EPA's Greenhouse Gas Powers Aired in Supreme Court

Updated from 12:51 a.m. EST with justices' sentiment during arguments and information about supporters of the administration's argument.

NEW YORK (TheStreet) -- The Supreme Court Monday heard arguments on an aspect of the Environmental Protection Agency's power to regulate greenhouse gas emissions from single-source polluters. At least two companies are showing they are poised to take advantage of the discussion in the area of developing technologies.

Granted authority by a 2007 court decision to include greenhouse gases from motor vehicles in its oversight of pollutants from new technology under the Clean Air Act, the EPA in 2009 extended that regulation to include emissions of greenhouse gases from single-point polluters like electric plants. Existing guidelines for the issuance of permits were too strict for realistic implementation of the greenhouse gas oversight, so the EPA had to set new ones, causing some critics to say the authority was rewriting the law arbitrarily.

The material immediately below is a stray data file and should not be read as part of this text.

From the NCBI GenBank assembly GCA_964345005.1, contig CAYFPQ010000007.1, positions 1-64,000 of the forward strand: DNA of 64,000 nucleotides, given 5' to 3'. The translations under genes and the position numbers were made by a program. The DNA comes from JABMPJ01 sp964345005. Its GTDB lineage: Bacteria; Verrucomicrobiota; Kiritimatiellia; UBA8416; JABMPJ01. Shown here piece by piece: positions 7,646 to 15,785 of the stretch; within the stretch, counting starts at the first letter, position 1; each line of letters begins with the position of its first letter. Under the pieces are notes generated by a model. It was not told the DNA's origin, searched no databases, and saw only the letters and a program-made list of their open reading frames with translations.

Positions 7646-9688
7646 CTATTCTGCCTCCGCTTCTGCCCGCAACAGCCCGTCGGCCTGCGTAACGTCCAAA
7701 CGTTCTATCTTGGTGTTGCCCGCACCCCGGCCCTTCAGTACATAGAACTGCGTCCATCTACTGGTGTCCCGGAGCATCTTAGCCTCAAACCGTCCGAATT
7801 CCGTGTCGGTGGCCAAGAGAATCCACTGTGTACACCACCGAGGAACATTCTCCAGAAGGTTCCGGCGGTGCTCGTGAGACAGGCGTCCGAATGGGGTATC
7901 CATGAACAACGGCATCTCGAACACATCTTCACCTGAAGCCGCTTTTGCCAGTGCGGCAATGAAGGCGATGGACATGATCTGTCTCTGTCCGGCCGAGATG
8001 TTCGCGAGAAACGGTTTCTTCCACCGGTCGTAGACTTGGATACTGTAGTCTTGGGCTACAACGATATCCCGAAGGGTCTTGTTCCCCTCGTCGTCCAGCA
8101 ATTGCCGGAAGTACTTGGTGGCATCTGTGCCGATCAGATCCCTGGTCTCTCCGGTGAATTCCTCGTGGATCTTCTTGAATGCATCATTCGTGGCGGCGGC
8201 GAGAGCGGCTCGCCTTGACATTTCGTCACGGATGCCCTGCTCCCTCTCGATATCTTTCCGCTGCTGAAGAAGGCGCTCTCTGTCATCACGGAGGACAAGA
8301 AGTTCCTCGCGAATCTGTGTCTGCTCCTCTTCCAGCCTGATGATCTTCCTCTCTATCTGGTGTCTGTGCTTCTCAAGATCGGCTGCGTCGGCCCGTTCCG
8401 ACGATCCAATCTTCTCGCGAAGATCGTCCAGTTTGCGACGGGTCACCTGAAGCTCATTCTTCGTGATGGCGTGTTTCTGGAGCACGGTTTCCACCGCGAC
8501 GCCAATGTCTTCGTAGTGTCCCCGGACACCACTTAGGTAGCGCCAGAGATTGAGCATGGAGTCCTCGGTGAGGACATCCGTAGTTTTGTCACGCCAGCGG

In accepting six petitions seeking review of the issue, the Supreme Court consolidated the arguments and limited its consideration to the narrowly defined question of "whether EPA permissibly determined that its regulation of greenhouse gas emissions from new motor vehicles triggered permitting requirements under the Clean Air Act for stationary sources that emit greenhouses gases."

The court declined to consider several other challenges to the EPA, including whether or not the EPA had proven greenhouse gases to be a public health threat. The lead case is the Utility Air Regulatory Group v. Environmental Protection Agency, No. 12-1146.

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